C: I actually haven’t worked with many people yet, but I have worked with a couple. I’ve done a song with this dude who goes by M.D.S.(MyDammSelf), called Lites Low. You should be able to hear this on my myspace page. I also did a track with an emcee I met named Big Din, and I’m also working on another one with him. I’m also working with one of my friends, named JR, on an R&B track, which should be interesting because this would be my first R&B song I’ve ever made.
Are there any artists that you would like to work with?
C: So many…. A Few are Spark1duh, Hotspitta(those are both Stl artists), Nfinit3, Double Dose, Dr. Nyquist aka Big Speech, Team D.O.P.E., ONCS6 and 1LLA Funk. As far as artists who are already established worldwide, I’d say Little Brother, Common, Jay-Z, Talib Kweli, and Black Thought, just to name a few.
What crews are you affiliated with?
C: An online crew called The Movement. Check us out here: http://www.themovementonlinesite.com
What’s next for Centipede?
C: Like I said, my main focus is finishing Broken Records 2, and then my mixtape. Beyond that, who knows? I’ll always be comin up with more music, remixes, and beats for others, but as far as anything specific, we’ll just have to wait and see what happens. Just keep lookin out for me.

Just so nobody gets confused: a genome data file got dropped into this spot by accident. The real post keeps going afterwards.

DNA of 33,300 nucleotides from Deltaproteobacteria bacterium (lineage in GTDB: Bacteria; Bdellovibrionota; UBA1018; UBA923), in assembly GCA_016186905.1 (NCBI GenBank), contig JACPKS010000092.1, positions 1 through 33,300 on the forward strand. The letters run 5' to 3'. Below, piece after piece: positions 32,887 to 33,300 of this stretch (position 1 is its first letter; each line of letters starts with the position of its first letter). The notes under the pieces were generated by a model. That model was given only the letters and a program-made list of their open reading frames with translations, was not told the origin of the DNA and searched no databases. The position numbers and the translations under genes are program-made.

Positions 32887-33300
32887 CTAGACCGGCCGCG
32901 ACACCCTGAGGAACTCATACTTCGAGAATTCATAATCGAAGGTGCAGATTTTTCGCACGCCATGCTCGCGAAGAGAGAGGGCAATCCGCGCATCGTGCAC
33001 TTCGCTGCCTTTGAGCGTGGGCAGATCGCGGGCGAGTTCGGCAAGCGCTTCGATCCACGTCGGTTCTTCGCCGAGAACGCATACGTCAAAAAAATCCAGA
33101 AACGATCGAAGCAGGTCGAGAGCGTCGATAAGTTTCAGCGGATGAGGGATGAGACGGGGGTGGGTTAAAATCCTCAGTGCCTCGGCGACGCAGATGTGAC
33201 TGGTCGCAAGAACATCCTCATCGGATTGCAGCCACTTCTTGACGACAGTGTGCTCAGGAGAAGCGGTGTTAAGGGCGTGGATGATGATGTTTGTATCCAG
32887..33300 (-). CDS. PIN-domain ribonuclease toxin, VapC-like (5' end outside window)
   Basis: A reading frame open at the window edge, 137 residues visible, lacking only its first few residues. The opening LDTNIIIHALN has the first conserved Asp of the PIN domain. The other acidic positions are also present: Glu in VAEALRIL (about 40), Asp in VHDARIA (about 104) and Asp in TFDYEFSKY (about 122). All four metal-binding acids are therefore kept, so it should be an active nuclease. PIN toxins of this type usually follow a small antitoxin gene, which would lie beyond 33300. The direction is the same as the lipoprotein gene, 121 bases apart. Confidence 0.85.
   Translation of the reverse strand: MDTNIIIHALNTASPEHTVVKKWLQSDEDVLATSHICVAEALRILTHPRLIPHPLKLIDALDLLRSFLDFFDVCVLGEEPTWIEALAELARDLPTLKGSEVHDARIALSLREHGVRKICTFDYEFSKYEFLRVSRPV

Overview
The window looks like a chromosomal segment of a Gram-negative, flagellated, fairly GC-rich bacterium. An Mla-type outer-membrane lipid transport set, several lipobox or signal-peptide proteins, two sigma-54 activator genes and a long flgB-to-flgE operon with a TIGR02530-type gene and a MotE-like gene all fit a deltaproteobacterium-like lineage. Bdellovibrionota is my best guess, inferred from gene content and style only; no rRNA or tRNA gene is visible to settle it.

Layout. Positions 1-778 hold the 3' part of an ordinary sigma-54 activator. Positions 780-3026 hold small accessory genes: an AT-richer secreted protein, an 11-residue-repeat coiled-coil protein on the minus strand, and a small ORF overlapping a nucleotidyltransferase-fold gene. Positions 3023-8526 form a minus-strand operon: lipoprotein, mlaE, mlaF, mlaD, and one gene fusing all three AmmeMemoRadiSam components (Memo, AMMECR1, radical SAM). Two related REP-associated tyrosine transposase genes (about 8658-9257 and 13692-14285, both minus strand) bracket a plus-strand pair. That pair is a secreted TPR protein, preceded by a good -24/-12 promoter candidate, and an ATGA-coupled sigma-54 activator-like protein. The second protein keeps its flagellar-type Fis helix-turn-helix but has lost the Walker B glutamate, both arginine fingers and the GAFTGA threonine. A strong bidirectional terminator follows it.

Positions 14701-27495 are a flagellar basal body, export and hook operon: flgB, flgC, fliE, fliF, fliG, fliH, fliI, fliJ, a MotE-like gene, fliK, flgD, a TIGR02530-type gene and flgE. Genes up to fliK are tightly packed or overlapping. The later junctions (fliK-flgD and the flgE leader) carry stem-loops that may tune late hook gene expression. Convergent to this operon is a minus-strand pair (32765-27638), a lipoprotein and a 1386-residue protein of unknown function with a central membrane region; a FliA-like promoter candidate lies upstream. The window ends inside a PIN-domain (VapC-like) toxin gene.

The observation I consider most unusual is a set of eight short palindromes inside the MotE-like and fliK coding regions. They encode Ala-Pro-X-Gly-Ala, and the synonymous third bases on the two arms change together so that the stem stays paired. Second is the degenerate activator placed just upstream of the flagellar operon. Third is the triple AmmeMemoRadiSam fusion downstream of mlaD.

How can other artists and your fans get at you?
C: Check me out on myspace: http://www.myspace.com/centipedethegreat. Ya’ll can hit me up on email also: email@example.com
What advice do you have for your fellow producers who are trying to break into the music business?
C: Make music because you love it, not for the limelight, or the honor, or the money. Always do what you feel.
If you could describe your music in one word, what would that word be?
C: Timeless. Not tryin to be cocky, but I could enjoy my music for years, and hopefully others can too.